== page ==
Whilst sat in the paddock we shuffled our group of five cars around, with the M3 going first as it was the fastest. Now I could really push on without catching slower traffic, although I was also mindful of this being fun and not competitive. As we had a few minutes I was able to take a look at some of the other cars and especially the other BMWs. How about a 1970 1600-2? I love ’02s anyway, but this one belonged to James of JFi Classics in Brecon. James and I have been friends for a few years now and he has put together some terrific cars. This ’02 has a real sting in the tail, with a supercharged #M42 under the bonnet. The registration plate FLY is pretty apt and the whine of the supercharger is phenomenal. There was also another E30 M3, but rather than being powered by an S14 it has what was the first #LS1-V8 conversion. Power is around 450hp so it was always going to be quick. My personal favourite is a car I have known since I first discovered BMWs 30 plus years ago! It’s a 2002 Touring but with M30 3.5 power and triple Weber carbs. It has to be said, this is just about my perfect ’02 specification and a credit to Ian Elliott who has built and developed it over many years.
As time came around for my next laps, James from JFi’s son jumped in as a passenger, having never ridden in an E30 M3 before. Obviously with such a valuable cargo I wasn’t going to go 10/10ths but after the first lap we were both enjoying the performance of the M3 and all those clichés that have been written for the past 30+ years. The second lap was certainly my quickest of the day, carrying more speed through Woodcote and braking hard for the right, left of Chicane as we entered the pit straight and crossed the finishing line. It was as we passed that line the dash warning light flashed and the Stack display showed ‘Low Oil Pressure!’ accompanied by the unmistakable sound of bearing knocking. I immediately killed the engine and coasted to a halt. My weekend had just taken a nosedive.
The next half hour was mainly spent staring in disbelief. I had done everything I could to guard against this scenario yet here I was, looking at yet another incredibly expensive engine rebuild. What I just couldn’t understand, though, was why? The reason I had installed the digital dash display from Stack Ltd, was that it allowed me to keep a close eye on exactly what goes on with the engine. The custom rad, larger oil cooler and baffled sump were also fitted to allow the S14 to be used as it was designed to be, on track. I’ve been almost obsessive in keeping watch over fluid levels and temperatures yet here I was with another engine failure. As you can imagine, my enthusiasm for the rest of the weekend took quite a knock so I opted to get the M3 transported back home so that ARM could get the engine out and back to the builder.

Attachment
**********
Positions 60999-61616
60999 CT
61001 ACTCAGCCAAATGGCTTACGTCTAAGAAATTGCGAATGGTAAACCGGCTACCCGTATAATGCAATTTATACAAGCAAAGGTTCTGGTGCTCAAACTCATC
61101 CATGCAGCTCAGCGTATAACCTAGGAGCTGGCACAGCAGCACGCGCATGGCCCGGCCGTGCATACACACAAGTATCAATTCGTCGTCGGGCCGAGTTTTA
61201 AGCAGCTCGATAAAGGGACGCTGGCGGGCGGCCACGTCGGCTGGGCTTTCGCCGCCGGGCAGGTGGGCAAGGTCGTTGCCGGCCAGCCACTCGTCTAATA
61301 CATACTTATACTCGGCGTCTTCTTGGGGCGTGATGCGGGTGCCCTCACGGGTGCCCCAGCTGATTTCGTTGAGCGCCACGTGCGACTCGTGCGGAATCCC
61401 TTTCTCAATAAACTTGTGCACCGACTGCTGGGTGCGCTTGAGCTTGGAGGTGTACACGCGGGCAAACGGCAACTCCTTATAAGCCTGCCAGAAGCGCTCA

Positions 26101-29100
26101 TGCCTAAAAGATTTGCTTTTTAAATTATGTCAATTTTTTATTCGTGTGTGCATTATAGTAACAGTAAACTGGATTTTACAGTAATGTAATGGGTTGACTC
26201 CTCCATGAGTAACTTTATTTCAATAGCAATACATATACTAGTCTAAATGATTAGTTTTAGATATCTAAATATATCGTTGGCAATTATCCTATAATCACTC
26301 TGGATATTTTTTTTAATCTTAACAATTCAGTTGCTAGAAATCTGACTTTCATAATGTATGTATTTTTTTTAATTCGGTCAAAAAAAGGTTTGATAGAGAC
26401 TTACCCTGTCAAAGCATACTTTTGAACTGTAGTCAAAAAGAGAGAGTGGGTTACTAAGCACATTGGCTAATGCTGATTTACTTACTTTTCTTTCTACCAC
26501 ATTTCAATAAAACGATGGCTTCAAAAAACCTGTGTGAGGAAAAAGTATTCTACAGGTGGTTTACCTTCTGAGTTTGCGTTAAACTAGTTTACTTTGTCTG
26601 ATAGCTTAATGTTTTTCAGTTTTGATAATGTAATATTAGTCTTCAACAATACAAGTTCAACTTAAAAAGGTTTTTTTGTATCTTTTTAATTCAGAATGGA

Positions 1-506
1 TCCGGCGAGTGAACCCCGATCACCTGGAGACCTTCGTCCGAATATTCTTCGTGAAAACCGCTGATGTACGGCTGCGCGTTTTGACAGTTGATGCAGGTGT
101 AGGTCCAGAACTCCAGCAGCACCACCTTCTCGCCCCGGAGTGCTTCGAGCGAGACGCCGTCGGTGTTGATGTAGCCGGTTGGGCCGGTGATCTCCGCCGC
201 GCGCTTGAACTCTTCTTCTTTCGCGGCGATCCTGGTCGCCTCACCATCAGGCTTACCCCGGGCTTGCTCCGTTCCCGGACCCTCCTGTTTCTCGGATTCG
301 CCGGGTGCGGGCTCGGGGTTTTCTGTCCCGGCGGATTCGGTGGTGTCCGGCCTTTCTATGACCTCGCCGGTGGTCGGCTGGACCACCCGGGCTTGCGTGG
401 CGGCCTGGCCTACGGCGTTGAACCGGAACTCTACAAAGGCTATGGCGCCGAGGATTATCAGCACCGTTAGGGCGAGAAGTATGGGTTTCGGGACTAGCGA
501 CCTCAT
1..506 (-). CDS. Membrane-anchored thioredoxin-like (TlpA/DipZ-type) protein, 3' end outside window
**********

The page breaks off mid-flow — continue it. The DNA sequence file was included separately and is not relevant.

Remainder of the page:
A could of days later Joe at ARM took off the sump and it was soon clear that cylinder number one’s big end shell had spun. Added to that, the rest of the bearings look to have worn prematurely and you’d never believe this was an engine that had run for just 300 hours. What we couldn’t see though, was a reason to explain the failure and without that I couldn’t rebuild and gamble that it could happen again.
The next couple of days saw me calling and emailing anyone with experience of using BMWs S14 in competition. They all agreed that I appeared to have taken pretty much every precaution and both the ECU and Stack memories confirmed that there were no excessive coolant or oil temperatures, the engine had never been over-revved and the only thing that was shown was a momentary (and pretty catastrophic) loss of oil pressure. It was then that I mentioned that the crank had been subjected to a +0.75 regrind and it is this that seems most likely to have been behind the failure, due to its removing the nitriding that gives the crank strength. In fact a few people have since told me that they just wouldn’t regrind an S14 crankshaft at all, let alone as much as +0.75 and that I need a new crankshaft before I rebuild my engine once again. I also need to replace at least one of the Arrow con rods as the end cap has blued from the heat generated by the spun shell. Thankfully Russ, at JC Racing in Thirsk, has come to the rescue. So there we go. As it stands today (and things may well change between now and your reading this) I have a pretty expensive parts list to fill. I had no idea that the S14 crank couldn’t be reground but as they say, every day is a school day and this was an expensive lesson!
BIG THANKS TO Joe at ARM BMW, Kirby at C3 BMW Russ at JC Racing, James at JFi Classics Nigel at Moseley Motorsport I also owe a huge amount to my long-suffering partner Claire. I think it’s fair to say she hates the M3 and would rather I sold it and took up knitting instead
Nankang AR-1s impressed on track. The M3 was treated to a detailing session. Compbrake #BBK great on track. #BMW-E30-LS1 #V8-swapped-BMW-M3-E30 was also on track.Stream item published successfully. Item will now be visible on your stream.